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Activists oppose turbine site at foot of mountain

This news post is 11 months old

Turbines could be seen from 30 miles away they say

Plans for a wind farm in the foothills of a mountain in the northeast Highlands have been slammed by a campaign group.

An application has been lodged with the Scottish Government for up to 22 turbines at Ben Wyvis, Easter Ross.

However campaigners say that the turbines could be visible from the Ness Bridge, Inverness, 30 miles away as the total height of a turbine would be up to 200m.

Dan Bailey, of the campaign group Strathpeffer and Contin Better Cable Route, which intends to object to the scheme, voiced concern about so many plans for renewables in the Highlands.

“I don’t think many people have seen that anything has changed from previous applications and certainly nothing that would count in its favour,” he said. “We don’t object to renewable energy but believe we are getting more than our fair share.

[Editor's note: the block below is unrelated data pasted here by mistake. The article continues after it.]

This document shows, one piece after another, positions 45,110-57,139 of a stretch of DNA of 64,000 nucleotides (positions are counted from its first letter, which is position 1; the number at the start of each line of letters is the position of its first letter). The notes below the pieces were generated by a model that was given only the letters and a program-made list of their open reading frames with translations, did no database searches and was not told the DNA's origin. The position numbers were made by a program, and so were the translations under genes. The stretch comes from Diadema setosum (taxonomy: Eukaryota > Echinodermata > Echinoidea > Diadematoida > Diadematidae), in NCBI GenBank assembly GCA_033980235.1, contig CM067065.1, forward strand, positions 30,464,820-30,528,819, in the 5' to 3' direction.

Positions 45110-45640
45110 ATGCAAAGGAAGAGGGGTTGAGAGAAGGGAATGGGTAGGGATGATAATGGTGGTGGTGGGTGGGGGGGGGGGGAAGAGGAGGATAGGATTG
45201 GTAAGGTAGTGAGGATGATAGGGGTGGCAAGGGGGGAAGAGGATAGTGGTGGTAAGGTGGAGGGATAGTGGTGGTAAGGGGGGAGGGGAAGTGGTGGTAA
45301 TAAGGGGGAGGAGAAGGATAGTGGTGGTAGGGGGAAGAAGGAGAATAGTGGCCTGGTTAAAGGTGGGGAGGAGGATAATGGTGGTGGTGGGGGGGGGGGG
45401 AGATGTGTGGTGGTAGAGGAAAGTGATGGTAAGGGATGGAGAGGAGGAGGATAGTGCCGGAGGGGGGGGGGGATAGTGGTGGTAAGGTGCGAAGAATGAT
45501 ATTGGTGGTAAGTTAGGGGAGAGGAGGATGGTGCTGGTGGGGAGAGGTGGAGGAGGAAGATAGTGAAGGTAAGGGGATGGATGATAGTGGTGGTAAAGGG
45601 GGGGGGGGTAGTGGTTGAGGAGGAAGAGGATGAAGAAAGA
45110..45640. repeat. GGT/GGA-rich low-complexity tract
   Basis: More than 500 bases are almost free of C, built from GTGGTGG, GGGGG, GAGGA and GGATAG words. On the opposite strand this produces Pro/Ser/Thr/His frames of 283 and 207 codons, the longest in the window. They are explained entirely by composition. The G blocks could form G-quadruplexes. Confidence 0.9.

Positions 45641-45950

“Offshore makes sense but smaller onshore wind farms are causing a lot of damage to our environment and to the tourist industry. The views of Ben Wyvis are iconic and define that Ross-shire area but a wind farm there is saying, ‘Welcome to the Highlands . . . here is our industrialisation’. Our existing economy will be trashed tourist-wise.”

Scottish Natural Heritage and the RSPB commented on previous applications.

“The proposed development site partly overlaps with the formerly proposed Clach Liath wind farm, which was refused consent in 2013,” Scottish Natural Heritage said.

The RSPB said: “[We are] supportive of the development of renewable energy but wind farms must be carefully sited to avoid negative impacts on sites and species of conservation importance.

“We are aware that the site boundary overlaps a number of other refused or withdrawn wind farm applications such as the Clach Liath wind farm, Clare wind farm and the Torranan Sleibh single turbine.

“Overall, we are happy with the content of the scoping report and welcome the fact that the developer intends to consult relevant organisations on ornithological matters, including RSPB Scotland.”